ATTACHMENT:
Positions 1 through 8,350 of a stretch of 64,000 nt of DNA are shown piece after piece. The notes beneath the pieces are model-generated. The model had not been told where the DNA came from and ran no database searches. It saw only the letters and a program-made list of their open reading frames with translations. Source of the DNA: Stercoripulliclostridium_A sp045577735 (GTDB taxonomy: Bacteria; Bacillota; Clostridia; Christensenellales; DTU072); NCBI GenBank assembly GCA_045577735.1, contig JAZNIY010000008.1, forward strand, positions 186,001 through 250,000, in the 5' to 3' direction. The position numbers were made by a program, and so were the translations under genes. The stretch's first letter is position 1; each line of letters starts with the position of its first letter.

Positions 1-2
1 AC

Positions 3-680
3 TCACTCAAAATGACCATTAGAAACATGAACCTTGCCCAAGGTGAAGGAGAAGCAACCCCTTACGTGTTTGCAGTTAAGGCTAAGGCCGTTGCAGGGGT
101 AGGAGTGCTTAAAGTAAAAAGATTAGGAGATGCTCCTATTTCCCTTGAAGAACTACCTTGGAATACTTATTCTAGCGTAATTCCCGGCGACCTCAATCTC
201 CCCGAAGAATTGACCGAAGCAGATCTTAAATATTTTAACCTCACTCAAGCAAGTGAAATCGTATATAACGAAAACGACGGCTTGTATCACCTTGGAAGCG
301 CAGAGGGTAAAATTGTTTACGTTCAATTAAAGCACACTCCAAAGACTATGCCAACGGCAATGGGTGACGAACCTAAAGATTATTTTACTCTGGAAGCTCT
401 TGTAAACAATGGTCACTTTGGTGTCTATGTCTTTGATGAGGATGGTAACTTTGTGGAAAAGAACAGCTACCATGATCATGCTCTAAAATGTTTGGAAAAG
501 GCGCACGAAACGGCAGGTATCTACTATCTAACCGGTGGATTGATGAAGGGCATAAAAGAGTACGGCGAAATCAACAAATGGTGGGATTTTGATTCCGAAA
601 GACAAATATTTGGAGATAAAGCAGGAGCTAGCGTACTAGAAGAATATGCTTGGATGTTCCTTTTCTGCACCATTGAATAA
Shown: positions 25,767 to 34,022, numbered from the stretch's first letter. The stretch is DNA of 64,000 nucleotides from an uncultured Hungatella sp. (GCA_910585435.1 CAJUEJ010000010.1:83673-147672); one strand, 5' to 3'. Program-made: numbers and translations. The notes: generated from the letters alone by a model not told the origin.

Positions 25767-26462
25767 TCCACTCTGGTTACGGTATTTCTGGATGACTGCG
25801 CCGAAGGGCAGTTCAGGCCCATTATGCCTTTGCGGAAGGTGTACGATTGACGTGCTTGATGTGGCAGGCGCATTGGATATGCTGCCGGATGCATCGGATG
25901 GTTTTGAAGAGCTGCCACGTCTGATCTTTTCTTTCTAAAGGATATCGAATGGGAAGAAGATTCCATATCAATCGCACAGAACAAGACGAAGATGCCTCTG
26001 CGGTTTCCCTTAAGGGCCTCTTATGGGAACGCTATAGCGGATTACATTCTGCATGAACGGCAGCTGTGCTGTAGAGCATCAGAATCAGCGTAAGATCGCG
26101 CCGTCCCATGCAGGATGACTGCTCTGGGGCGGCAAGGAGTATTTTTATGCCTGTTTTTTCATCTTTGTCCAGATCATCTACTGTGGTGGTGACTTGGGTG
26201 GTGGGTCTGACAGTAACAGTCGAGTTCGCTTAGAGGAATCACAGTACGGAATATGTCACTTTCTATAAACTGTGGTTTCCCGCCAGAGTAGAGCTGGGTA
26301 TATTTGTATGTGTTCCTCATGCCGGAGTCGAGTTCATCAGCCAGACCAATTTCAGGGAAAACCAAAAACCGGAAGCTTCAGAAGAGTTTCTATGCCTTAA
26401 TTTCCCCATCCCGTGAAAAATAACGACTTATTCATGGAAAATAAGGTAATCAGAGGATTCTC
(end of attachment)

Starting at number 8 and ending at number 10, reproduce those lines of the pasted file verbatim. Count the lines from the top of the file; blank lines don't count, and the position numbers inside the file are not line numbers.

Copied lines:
301 CAGAGGGTAAAATTGTTTACGTTCAATTAAAGCACACTCCAAAGACTATGCCAACGGCAATGGGTGACGAACCTAAAGATTATTTTACTCTGGAAGCTCT
401 TGTAAACAATGGTCACTTTGGTGTCTATGTCTTTGATGAGGATGGTAACTTTGTGGAAAAGAACAGCTACCATGATCATGCTCTAAAATGTTTGGAAAAG
501 GCGCACGAAACGGCAGGTATCTACTATCTAACCGGTGGATTGATGAAGGGCATAAAAGAGTACGGCGAAATCAACAAATGGTGGGATTTTGATTCCGAAA